Apartment Sector Sees Record Improvements

If there can be an upside to the housing crash, the apartment sector is where you'll find it.

Photo by: Simon Law

Vacancies are down and rents are up, according to the latest data from Reis, Inc. Not only is the sector seeing improvements, it's seeing record improvements.

"It's the strongest performance in the third quarter we've ever recorded in ten years," says Victor Canalog of Reis.

National vacancies fell from 7.8% to 7.2% in the third quarter of this year, one of the sharpest quarterly declines in vacancy on record. Occupied stock increased by over 84,000 units, the highest quarterly number for net units absorbed by the overall market on record. That in turn pushed asking and effective rents up 0.5 AND 0.6% respectively. With rents pushing even higher in larger cities, where home ownership has become more difficult thanks to the credit crunch.

"The market segment that is primarily a rental segment today is simply not interested in buying a single family home," says David Nethercutt, CEO of Equity Residential, an apartment REIT (real estate investment trust).

"To take every penny of one's liquid net worth, to borrow money from one's parents, assuming their parents still have money, given what has happened to them during this financial crisis, and then to lever themselves 25, 30 to one to buy a single family home is not good asset allocation policy, and I think today's echo boom generation, they are not willing to trade their financial freedom to buy a single family home."

Adding to the upside is that the apartment sector did not see overbuilding during the housing boom; in fact, just the opposite. Apartment buildings were converted to much sought-after condos, and then when condos went south, builders were strapped for cash.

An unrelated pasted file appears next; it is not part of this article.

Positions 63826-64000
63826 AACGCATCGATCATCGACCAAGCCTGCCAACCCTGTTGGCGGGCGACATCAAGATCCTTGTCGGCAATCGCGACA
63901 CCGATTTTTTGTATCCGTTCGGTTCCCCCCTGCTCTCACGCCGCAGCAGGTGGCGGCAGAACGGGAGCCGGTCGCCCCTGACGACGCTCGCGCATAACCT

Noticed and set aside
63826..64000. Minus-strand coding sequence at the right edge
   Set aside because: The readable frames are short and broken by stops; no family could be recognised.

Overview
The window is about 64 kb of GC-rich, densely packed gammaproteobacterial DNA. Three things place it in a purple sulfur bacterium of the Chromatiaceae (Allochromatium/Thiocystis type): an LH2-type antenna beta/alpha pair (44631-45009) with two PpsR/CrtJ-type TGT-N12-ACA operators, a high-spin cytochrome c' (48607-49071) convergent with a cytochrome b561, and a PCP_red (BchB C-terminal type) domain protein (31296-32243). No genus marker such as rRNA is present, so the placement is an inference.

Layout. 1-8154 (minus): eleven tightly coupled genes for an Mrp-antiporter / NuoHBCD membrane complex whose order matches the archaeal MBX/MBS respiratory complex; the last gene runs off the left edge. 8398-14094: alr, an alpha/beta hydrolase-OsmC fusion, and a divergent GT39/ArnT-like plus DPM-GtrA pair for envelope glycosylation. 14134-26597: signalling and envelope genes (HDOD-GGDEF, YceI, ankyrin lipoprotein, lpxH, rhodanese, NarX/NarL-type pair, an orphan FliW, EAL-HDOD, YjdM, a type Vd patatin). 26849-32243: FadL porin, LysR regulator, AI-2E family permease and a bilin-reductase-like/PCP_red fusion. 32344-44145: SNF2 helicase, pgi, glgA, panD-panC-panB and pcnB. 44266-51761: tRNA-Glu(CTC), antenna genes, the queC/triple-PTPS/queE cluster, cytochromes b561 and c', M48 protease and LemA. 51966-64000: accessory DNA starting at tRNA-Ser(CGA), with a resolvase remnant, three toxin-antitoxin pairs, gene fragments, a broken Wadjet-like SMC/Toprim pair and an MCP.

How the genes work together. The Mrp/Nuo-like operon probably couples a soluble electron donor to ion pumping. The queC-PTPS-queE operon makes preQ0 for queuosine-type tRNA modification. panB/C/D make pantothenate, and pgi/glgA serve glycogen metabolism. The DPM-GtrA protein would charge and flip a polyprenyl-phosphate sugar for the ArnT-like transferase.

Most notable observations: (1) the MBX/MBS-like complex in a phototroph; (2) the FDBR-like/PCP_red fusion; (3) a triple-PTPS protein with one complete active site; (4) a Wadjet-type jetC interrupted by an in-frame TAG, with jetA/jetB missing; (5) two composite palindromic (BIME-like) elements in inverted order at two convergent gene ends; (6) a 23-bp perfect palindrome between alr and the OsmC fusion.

"With the credit crunch, there was just no construction financing available to build new apartments, and that is happening today as well. There is very little new construction financing available for well capitalized people to build new apartments at least in the markets in which we operate," notes Nethercutt, whose company is focused in major markets like New York City, Washington, DC, Boston and Seattle.

But now with increased demand and low inventory, builders who can get financing are responding.

Witness a 32 percent jump in multi-family housing starts in August, compared to just a 4 percent increase in single family.

Multi-family permits, a sign of future construction, were also up nearly 10 percent.

For investors looking to cash in on the apartment rush, REITs appear to be the best bet, as they have plenty of available capital right now and tend to be well-diversified in different markets, so as to minimize risk.

Questions? Comments? RealtyCheck@cnbc.comAnd follow me on Twitter @Diana_Olick